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Oxford Debates Cont’d – Opposer’s Opening Statement

Part of the debate "The NHS should not treat self-inflicted illness"

Opposer: Charles Foster (Barrister & teacher of medical law and ethics at
Oxford. He is attached to the Ethox Centre and is an Associate Fellow
of Green Templeton College)
Opening Statement

'The NHS has shown the world the way to healthcare, not as a privilege to be paid for, but as a fundamental human right', proclaimed the Department of Health in 2008. 'The values of the NHS – universal, tax-funded and free at the point of need – remain as fundamental today to the NHS as they were when it was launched in 1948.'

These values are important. We abandon or dilute them at our peril.

Mark Sheehan suggests that we have to grow up: to shoulder responsibility for our own actions and omissions. Why, he asks, should society pick up the bill for my stupidity?

There are many answers. Some of them will be ventilated over the next few weeks. But here are a few:

   1. Society should pay because, unless it does, the whole notion of society evaporates or becomes malignant. Society isn't a club for perfected saints. Decent societies acknowledge that people make mistakes, and don't withdraw the privilege of membership from people who take up smoking, or fail to give up drinking. There was a chilling and revealing phrase in Mark Sheehan's opening statement. Speaking about people who smoke and drink too much and exercise too little, he said that 'there is, really, no good reason why people lead their lives in this way.' And because there is no good reason, he went on, society should refuse to underwrite the financial consequences of the rakes' bad decision-making.  This sort of argument should raise all sorts of hackles. A good reason according to whom? Who is Mark Sheehan, or 'society'  to say what amounts to a good reason? Where are these vocal but notoriously elusive 'right-thinking people', so often appealed to by lawyers? And what is the source of their wisdom?  Perhaps smoking and drinking are the highest human callings. I personally doubt it, but I'm not prepared to kill someone who thinks so – which is what withholding medical treatment from them might amount to. If you're prepared as a society to say of any human choice short of obvious crime: 'That's beyond the pale', where do you stop? Do you withhold society's favours from someone who holds a particular religious belief? Or whose skin is a particular colour?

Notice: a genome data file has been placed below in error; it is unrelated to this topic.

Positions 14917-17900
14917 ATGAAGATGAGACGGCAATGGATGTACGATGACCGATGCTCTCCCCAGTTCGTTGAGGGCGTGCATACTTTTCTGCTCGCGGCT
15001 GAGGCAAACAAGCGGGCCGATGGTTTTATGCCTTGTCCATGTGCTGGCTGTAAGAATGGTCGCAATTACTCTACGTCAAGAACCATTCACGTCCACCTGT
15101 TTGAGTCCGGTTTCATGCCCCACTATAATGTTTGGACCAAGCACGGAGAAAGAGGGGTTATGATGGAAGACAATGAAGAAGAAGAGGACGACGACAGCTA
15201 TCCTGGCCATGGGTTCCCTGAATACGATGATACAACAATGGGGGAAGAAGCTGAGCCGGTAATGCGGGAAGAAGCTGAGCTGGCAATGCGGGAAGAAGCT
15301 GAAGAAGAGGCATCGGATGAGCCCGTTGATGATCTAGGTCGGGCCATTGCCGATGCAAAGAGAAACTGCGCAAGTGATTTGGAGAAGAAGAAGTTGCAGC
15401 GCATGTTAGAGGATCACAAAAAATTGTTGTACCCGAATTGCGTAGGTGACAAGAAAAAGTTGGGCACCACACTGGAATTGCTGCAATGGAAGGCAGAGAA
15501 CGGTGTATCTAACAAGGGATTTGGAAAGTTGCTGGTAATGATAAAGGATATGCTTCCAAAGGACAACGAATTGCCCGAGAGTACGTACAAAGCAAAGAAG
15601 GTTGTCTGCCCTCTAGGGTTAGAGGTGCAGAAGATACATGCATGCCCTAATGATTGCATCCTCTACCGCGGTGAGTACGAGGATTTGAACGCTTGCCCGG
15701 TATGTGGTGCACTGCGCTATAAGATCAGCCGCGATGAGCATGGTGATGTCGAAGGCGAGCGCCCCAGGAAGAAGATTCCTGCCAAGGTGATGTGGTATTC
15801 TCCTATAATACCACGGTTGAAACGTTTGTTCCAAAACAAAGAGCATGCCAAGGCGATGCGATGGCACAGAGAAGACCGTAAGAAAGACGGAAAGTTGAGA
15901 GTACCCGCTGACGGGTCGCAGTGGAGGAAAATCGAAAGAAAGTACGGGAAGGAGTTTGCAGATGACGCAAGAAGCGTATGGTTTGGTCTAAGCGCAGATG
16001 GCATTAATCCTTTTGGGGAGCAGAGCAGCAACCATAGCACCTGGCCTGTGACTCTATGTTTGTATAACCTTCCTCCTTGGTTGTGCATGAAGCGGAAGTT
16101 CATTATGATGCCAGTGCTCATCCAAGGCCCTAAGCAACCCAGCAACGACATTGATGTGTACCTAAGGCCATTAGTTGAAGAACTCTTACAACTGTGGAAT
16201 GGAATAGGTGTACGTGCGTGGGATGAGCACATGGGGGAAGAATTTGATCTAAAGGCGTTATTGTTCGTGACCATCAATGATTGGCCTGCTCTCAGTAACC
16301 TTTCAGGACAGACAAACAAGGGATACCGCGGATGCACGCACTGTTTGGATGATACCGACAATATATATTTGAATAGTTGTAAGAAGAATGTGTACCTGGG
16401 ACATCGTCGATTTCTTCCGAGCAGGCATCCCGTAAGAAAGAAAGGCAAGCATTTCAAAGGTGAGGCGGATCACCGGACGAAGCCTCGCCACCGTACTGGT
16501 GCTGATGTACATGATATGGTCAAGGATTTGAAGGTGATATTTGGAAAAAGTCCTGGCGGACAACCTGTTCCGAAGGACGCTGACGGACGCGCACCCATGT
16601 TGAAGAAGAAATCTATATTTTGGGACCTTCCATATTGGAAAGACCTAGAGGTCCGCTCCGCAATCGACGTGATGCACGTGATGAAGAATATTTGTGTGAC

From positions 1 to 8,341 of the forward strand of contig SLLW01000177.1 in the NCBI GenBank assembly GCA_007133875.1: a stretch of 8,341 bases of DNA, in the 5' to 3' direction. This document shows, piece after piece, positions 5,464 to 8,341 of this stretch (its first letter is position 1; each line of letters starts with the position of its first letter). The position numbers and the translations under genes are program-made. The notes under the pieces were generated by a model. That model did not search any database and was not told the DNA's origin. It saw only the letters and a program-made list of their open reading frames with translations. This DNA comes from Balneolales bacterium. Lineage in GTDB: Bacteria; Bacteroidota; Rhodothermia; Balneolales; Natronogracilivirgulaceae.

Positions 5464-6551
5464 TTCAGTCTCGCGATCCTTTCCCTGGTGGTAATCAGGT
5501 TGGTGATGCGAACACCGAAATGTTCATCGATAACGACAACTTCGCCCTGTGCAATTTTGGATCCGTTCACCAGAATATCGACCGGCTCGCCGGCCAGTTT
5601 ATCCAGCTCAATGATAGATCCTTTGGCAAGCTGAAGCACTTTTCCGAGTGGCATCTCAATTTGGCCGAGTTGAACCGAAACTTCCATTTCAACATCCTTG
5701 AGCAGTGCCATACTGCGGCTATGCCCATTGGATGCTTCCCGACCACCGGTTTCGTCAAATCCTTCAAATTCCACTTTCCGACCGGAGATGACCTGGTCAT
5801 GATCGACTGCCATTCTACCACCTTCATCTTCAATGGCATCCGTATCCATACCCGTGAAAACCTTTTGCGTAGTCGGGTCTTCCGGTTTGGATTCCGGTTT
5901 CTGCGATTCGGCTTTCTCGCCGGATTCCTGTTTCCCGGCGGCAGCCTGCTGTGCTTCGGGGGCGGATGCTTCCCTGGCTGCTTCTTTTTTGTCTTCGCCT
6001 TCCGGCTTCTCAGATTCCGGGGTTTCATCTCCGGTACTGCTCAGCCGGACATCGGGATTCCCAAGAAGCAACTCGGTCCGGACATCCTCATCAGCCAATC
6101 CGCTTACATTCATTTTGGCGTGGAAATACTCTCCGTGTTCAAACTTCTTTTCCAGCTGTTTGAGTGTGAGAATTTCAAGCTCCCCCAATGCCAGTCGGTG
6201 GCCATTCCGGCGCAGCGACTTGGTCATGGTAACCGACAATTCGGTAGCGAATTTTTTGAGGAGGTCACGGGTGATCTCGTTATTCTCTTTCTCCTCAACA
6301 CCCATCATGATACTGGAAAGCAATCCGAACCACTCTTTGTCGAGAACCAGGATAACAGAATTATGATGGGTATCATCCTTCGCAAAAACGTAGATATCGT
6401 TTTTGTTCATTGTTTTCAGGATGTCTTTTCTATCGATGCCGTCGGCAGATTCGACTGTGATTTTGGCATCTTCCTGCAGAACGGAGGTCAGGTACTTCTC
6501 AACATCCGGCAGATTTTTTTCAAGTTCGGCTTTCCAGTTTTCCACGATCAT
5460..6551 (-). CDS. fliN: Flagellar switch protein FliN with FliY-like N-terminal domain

2. It will often be impossible to say, as a matter of medical fact, whether a particular illness is self-inflicted. Smoking certainly causes some lung cancers, but X's lung cancer might be wholly unrelated to his smoking. Why should X be condemned to death by a scientific paper describing a correlation which is irrelevant to his circumstances?

   3. Even where the connection between a disease and a particular voluntary course of conduct is clear, that 'culpable' course of conduct will often itself have been prompted by other factors over which the person had no control. A smoker might have been propelled into smoking by depression; sexual abuse might have turned a teetotaller into an alcoholic; a genetic tendency to addiction might have overwhelmed the best of intentions.  Few of us are as free as the grand, cold theories of absolute individual responsibility presume.

   4. The idea is unworkable in practice. If one decides to adopt an exclusion criterion such as 'smoker', one has insuperable difficulties of definition and evidence. How many cigarettes does one have to smoke to qualify? Over what time period? Of what tar content? Pipes? Cigars? Barbeques? What if they don't inhale? And how do you prove any of this stuff? What if, as well as being a qualified smoker, they also run a marathon a day? Should no credit be given for that? And so on. 

Of course resources are important. We live in a world of infinite human suffering but finite financial resources. Yes, to treat one patient is necessarily to deny treatment to another. Yes, hard decisions about resource allocation have to be made, and have to be made using clear and consistently applied criteria. But the criterion of 'self-inflicted' is not clear. Even if it were, to apply it consistently would be to infect the NHS with some nasty and widely repercussive presumptions about the relationship between the broken individual and the society that once thought it was obliged to bind him up. 

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